All those tweets, apps, updates may drain brain
Human minds evolved to constantly scan for novelty, lest we miss any sign of food, danger or, on a good day, mating opportunities.
But the modern world bombards us with stimuli, a nonstop stream of e-mails, chats, texts, tweets, status updates and video links to piano playing cats.
There's growing concern among scientists that indulging in these ceaseless disruptions isn't good for our brains, in much the way that excessive sugar or fat - other things we evolved to crave when they were in shorter supply - isn't good for our bodies.
And some believe it's time to consider a technology diet.
A team at UCSF published a study last week that found further evidence that multitasking impedes short-term memory, especially among older adults. Researchers there previously found that distractions of the sort that smart phones and social networks present can hinder long-term memory and mental performance.
A 2009 study at Stanford University found that, surprisingly, persistent multitaskers perform worse than infrequent ones on tests that require them to jump from task to task. It seems they were more easily distracted by irrelevant information thrown up during the evaluations.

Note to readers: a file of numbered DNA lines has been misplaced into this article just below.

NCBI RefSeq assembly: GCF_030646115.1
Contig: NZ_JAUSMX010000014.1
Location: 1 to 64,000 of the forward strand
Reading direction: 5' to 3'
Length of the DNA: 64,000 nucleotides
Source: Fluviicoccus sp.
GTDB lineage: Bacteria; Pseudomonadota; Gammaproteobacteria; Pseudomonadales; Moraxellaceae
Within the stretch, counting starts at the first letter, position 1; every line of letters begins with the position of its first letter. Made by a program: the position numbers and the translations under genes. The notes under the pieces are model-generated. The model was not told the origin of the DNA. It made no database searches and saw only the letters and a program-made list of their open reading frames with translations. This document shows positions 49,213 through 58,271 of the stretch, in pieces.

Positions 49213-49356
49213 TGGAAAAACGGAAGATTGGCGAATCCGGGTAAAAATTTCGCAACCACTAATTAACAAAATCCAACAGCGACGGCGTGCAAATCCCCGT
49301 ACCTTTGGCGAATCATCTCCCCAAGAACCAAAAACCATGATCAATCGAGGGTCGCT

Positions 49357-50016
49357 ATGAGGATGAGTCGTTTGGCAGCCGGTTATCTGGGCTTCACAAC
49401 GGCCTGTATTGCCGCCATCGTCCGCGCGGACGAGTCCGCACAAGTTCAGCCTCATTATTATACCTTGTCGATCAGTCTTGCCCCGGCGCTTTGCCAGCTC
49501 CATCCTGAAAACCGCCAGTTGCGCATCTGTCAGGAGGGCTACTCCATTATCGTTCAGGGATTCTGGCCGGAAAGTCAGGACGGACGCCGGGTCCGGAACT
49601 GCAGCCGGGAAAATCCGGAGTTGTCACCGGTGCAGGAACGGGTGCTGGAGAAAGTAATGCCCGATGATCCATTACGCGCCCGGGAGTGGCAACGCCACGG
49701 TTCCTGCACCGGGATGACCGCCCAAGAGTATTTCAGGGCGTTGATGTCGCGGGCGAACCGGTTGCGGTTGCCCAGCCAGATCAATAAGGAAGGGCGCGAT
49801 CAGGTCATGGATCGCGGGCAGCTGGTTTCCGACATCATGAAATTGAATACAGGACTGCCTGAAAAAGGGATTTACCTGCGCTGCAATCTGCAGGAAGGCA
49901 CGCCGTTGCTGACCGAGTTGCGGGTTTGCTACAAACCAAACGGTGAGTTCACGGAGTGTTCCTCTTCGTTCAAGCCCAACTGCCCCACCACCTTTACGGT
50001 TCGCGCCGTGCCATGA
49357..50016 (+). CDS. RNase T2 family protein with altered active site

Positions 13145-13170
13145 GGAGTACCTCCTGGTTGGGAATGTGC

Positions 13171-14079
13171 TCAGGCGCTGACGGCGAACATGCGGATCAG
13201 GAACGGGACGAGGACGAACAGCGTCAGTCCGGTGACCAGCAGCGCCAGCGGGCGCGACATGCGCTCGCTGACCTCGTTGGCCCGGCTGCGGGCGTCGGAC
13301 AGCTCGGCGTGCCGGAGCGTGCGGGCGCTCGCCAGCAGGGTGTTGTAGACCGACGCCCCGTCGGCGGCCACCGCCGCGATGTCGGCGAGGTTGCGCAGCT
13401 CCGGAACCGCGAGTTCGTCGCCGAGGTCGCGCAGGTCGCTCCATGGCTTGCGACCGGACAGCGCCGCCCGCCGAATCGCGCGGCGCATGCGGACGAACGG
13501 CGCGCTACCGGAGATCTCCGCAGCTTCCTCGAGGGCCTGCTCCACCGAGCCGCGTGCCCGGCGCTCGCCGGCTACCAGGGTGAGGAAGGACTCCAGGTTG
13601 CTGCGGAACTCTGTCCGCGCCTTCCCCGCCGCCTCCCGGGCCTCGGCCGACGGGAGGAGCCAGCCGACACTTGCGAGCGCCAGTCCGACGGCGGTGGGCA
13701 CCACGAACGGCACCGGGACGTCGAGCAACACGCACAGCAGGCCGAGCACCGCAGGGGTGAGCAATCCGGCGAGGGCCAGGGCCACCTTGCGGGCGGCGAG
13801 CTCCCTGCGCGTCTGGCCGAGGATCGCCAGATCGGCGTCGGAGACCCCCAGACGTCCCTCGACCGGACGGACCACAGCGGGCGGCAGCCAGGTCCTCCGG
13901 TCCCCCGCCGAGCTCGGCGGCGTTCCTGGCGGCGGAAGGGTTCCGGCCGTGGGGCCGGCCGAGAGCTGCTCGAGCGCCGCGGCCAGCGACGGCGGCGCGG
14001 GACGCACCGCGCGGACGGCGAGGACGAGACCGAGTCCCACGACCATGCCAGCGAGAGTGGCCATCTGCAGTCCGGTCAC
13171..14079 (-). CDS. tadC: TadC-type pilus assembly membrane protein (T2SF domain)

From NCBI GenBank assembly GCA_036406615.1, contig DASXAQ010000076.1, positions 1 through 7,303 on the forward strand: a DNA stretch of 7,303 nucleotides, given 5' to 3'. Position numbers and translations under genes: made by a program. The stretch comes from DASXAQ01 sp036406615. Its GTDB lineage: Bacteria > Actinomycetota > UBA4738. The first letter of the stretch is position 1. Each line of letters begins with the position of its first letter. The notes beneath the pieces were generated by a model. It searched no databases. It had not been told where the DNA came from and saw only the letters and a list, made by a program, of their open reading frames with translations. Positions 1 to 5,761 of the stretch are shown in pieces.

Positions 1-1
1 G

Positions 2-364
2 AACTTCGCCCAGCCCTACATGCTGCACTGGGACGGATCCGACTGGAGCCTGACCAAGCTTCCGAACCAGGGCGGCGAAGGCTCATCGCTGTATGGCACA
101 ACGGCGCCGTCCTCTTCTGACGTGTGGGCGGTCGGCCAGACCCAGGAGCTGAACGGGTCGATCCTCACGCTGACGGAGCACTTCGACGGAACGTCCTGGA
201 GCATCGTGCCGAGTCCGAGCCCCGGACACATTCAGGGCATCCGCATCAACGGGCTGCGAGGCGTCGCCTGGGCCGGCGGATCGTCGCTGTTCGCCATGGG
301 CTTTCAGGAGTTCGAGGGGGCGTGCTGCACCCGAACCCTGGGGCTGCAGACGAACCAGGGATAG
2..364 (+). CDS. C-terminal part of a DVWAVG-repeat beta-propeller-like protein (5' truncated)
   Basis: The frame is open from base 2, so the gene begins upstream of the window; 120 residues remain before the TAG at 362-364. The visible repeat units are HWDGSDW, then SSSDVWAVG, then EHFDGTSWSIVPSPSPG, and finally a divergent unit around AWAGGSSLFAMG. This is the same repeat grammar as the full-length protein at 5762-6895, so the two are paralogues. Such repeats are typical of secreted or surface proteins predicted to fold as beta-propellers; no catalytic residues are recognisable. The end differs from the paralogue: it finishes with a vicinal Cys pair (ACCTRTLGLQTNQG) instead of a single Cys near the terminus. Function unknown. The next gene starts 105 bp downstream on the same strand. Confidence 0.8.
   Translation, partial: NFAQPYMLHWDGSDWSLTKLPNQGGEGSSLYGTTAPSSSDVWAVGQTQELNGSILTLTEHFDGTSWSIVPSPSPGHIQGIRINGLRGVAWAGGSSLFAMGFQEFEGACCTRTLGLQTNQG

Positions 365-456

That suggests continual multitasking may impair the filter that keeps our brain from flitting from thing to thing - making it harder to resist, say, the siren song of cat clips.
Some psychiatrists worry that people are increasingly demonstrating addict-like behavior when it comes to technology, unable to ignore its pull, even when it negatively affects them.
"The best way to define it is in terms of the offline consequences," said Dr. Elias Aboujaoude, director of Stanford's Impulse Control Disorders Clinic and author of the new book "Virtually You." "Are we suffering in terms of our cognition and attention spans because of all the time we spend online? Is our professional life negatively impacted because of all the nonessential Internet surfing we do at work?"
Too often, he says, the answer is yes.